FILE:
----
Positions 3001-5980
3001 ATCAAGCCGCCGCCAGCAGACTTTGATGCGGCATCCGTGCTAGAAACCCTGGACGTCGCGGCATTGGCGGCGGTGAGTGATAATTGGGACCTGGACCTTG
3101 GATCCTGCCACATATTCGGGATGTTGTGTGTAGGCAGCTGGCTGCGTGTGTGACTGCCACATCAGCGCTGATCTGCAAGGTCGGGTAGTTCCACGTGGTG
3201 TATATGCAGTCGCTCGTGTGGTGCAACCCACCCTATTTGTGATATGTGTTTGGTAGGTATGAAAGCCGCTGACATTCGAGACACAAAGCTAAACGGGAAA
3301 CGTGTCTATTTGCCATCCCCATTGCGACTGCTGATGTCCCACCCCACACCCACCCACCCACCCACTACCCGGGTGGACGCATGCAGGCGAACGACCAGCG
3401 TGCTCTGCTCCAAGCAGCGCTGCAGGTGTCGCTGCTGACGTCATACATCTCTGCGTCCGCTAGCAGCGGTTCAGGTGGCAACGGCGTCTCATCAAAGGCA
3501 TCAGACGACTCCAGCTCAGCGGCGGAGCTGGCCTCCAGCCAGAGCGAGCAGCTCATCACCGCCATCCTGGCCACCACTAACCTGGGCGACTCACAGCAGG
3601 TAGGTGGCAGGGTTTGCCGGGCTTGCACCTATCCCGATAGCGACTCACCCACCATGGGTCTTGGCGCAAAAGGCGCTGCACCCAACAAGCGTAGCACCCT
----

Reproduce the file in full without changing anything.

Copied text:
Positions 3001-5980
3001 ATCAAGCCGCCGCCAGCAGACTTTGATGCGGCATCCGTGCTAGAAACCCTGGACGTCGCGGCATTGGCGGCGGTGAGTGATAATTGGGACCTGGACCTTG
3101 GATCCTGCCACATATTCGGGATGTTGTGTGTAGGCAGCTGGCTGCGTGTGTGACTGCCACATCAGCGCTGATCTGCAAGGTCGGGTAGTTCCACGTGGTG
3201 TATATGCAGTCGCTCGTGTGGTGCAACCCACCCTATTTGTGATATGTGTTTGGTAGGTATGAAAGCCGCTGACATTCGAGACACAAAGCTAAACGGGAAA
3301 CGTGTCTATTTGCCATCCCCATTGCGACTGCTGATGTCCCACCCCACACCCACCCACCCACCCACTACCCGGGTGGACGCATGCAGGCGAACGACCAGCG
3401 TGCTCTGCTCCAAGCAGCGCTGCAGGTGTCGCTGCTGACGTCATACATCTCTGCGTCCGCTAGCAGCGGTTCAGGTGGCAACGGCGTCTCATCAAAGGCA
3501 TCAGACGACTCCAGCTCAGCGGCGGAGCTGGCCTCCAGCCAGAGCGAGCAGCTCATCACCGCCATCCTGGCCACCACTAACCTGGGCGACTCACAGCAGG
3601 TAGGTGGCAGGGTTTGCCGGGCTTGCACCTATCCCGATAGCGACTCACCCACCATGGGTCTTGGCGCAAAAGGCGCTGCACCCAACAAGCGTAGCACCCT